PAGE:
At the start of 2021, we in the UK found ourselves entering a national lockdown once again. In July, I wrote a post about the books and online platforms that helped me get through the first national lockdown. I wanted to share some more online platforms that I’ve enjoyed using lately, and also discuss books I’m excited about that are out early 2021.
I want to stress that I don’t believe that everyone has to use their time “productively” during lockdown if they don’t feel like it. If you’d rather spend your time in bed or watching Netflix, that’s fine too. Do you! If you’re interested in learning something new, networking online or just after some book recommendations, keep reading.
IF YOU’RE THE CREATIVE TYPE
The Dots is described as “a professional network for people that don’t wear suits to work.” I began using The Dots more regularly during the pandemic. I find it more relaxed and less intimidating than LinkedIn. If you’re an entrepreneur, freelancer, or work in the creative industries, I recommend signing up to the Dots. It feels like a warm and welcome community in many ways. I’ve connected with some great people on there and there’s a host of brilliant free/affordable (virtual) events on there too.
Skillshare is an online platform that hosts thousands of classes aimed at creative and curious types. I used it for the first time about two years ago and immediately loved it. It’s easy to navigate and learners can complete classes at their own pace. My favourite class so far is Creative Writing: Crafting Personal Essays with Impact led by writer and professor Roxane Gay. Skillshare’s free classes are pretty decent, but in my opinion, it’s worth paying for the Premium plan. If you sign up using my link, you can get two weeks of Premium for free.
IF YOU WANT TO IMPROVE YOUR DIGITAL SKILLS
I recently discovered this education company while browsing virtual events on The Dots. GA has genuinely been a Godsend during the pandemic while I’ve been unemployed. I’ve attended several free online workshops which have been fantastic. My favourites include ‘How to build a personal brand’ and ‘Creating the Ultimate CV’.
If you want to upskill but don’t know where to start, or just in need of some inspiration, you should check out General Assembly’s free events.
If you’re keen to develop your digital skills while you have extra time on your hands, Google’s Digital Garage is where it’s at. This platform offers free digital training and courses led by industry experts and the majority of courses are free.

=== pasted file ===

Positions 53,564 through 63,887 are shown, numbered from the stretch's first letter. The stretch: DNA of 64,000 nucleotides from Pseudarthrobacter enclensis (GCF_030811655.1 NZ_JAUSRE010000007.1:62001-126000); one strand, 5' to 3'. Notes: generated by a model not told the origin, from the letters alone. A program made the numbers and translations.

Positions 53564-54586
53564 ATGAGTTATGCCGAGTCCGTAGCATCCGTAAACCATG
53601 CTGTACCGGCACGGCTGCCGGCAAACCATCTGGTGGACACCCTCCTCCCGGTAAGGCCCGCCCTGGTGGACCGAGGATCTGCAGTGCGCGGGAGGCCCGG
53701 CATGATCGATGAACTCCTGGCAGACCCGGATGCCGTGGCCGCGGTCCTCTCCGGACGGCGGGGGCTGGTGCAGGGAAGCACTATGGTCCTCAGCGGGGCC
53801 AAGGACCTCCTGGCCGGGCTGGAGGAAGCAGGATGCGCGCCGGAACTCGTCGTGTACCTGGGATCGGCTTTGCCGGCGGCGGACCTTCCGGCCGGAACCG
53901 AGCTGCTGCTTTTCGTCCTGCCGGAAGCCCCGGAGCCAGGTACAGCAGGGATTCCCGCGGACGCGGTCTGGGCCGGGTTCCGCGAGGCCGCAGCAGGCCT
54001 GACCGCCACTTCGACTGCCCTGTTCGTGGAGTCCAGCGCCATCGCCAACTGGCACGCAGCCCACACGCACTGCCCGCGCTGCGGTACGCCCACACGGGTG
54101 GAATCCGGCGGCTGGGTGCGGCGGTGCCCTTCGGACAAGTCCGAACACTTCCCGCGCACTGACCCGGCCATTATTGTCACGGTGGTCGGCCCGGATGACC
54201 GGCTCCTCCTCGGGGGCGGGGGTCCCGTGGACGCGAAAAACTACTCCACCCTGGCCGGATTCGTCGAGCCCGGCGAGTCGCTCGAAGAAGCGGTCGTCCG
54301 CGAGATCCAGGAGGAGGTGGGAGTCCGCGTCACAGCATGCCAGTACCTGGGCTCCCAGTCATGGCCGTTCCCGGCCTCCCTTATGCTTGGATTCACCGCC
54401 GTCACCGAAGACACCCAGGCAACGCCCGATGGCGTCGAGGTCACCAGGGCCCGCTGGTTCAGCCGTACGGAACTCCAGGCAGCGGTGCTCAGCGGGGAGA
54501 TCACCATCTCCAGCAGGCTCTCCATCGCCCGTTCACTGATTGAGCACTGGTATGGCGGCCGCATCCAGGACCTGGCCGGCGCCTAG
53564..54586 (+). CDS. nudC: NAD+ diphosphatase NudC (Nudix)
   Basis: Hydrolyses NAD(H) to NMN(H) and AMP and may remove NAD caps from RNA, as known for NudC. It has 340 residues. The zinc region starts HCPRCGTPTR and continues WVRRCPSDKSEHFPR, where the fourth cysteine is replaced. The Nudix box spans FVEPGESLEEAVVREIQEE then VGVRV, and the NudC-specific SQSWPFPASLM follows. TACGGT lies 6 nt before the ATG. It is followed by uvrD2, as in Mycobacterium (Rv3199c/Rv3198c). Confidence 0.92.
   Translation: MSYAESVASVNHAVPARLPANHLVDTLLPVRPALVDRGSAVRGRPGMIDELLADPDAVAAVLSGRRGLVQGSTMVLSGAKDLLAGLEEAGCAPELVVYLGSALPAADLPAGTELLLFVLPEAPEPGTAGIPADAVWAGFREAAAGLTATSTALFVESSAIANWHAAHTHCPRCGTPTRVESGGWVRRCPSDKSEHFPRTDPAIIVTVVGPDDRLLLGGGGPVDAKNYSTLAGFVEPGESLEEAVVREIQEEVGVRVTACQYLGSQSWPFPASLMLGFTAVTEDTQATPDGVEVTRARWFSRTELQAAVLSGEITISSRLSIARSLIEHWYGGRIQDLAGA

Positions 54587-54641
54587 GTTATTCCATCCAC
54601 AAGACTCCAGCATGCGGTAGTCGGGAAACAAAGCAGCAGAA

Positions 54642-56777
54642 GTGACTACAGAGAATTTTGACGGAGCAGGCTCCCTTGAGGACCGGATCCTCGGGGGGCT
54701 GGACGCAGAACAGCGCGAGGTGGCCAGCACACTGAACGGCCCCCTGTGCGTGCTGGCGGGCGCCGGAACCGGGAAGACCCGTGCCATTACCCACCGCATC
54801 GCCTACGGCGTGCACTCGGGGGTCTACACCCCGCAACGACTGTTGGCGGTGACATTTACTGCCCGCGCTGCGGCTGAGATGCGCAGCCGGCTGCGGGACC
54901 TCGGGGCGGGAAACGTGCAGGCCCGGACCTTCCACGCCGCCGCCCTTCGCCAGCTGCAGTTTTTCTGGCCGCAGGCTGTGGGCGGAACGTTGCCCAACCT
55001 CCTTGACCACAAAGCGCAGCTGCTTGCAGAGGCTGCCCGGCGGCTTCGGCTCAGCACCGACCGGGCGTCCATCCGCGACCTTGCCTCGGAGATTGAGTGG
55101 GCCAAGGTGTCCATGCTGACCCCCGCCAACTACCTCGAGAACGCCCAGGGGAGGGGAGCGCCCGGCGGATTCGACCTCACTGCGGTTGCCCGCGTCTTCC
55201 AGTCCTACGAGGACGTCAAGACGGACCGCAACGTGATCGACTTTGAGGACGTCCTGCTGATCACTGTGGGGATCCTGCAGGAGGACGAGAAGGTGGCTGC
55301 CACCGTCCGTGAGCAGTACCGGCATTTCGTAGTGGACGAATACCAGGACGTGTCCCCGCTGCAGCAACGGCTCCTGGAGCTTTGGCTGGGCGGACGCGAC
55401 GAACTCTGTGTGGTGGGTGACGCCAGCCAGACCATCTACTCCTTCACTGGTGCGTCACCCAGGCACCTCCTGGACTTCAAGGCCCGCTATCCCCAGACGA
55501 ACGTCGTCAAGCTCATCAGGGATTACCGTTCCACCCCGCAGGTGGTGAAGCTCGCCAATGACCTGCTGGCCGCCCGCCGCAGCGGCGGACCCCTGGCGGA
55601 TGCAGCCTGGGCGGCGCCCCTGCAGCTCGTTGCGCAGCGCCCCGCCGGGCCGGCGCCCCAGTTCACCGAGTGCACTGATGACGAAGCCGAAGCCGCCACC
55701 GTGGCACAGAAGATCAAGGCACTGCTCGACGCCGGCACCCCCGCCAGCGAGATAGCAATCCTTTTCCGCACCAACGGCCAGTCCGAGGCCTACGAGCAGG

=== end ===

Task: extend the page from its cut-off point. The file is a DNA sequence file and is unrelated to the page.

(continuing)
You may have already heard of Codecademy. The online learning platform offers free coding classes in a variety of programming languages. I’ve been telling myself that I should learn to code for years and recently logged back into my Codecademy account to make a start. I like how easy it is to use and keep track of your progress. Codecademy offers paid membership plans for those who want to access the more advanced tools and features, but the free membership is great too.
IF YOU LOVE READING
If you’re keen to read more and don’t often buy or pick up physical books, I suggest checking out online bookclub The Pigeonhole. It’s available as a mobile app and works by releasing books in bite-sized instalments so users can read a little bit at a time. I really like this app. I discovered it in 2019 when I listened to an audio serialisation of Take It Back by Kia Abdullah on the app. If you spend a lot of time on your phone and love reading, it’s worth signing up to The Pigeonhole. It offers a great range of recent and older titles and is free to sign up.
BOOKS TO READ DURING LOCKDOWN:
It’s been widely reported that the coronavirus pandemic has further widened the UK’s ethnic wealth gap. In addition to BAME communities facing a higher risk of illness and death, our finances are more likely to have been negatively impacted by COVID. Last year, I was shocked to learn that Black African households on average have just 10p for every £1 that white households have. This is a big reason why I’m more serious about improving my financial literacy this year.
It’s nice to have a finance book written by a black woman. I’ve already read a couple of chapters and after listening to Flavius’ podcast, I’m excited to dive into this book properly.
The title caught my eye and I ordered this straight away. At a time when we seem to be having more frequent conversations about capitalism, work and labour, this sounds like a timely and somewhat urgent book that everyone should read. It’s described as a “deeply-reported examination of why “doing what you love” is a recipe for exploitation, creating a new tyranny of work in which we cheerily acquiesce to doing jobs that take over our lives.”
I included a fiction book here because I think we could all do with some escapism right now. This short story anthology featuring British women of colour writers is one of my most anticipated 2021 releases. The line-up is incredible. I was so happy to see that Kelechi Okafor and Danielle Dash were among the contributors. I’ll always be here for romance fiction written by and featuring black women and women of colour.
Out 4th March via Trapeze / Hachette
Over the years, Kinouani’s award-winning blog Race Reflections has deepened my understanding of racial inequality and white supremacy and broadened my perspectives on race and racism. 2020 felt like a year of intense, never-ending and inescapable racial trauma for black people in particular. I’ve become increasingly interested in the psychological impact of racism and how race-based trauma affects our mental and emotional wellbeing. I have so much respect and admiration for Kinouani’s work and can’t explain how much I’m looking forward to reading Living While Black.
Out 15th April via Ebury Press / Penguin Random House.
How are you keeping yourself stimulated and entertained during this lockdown?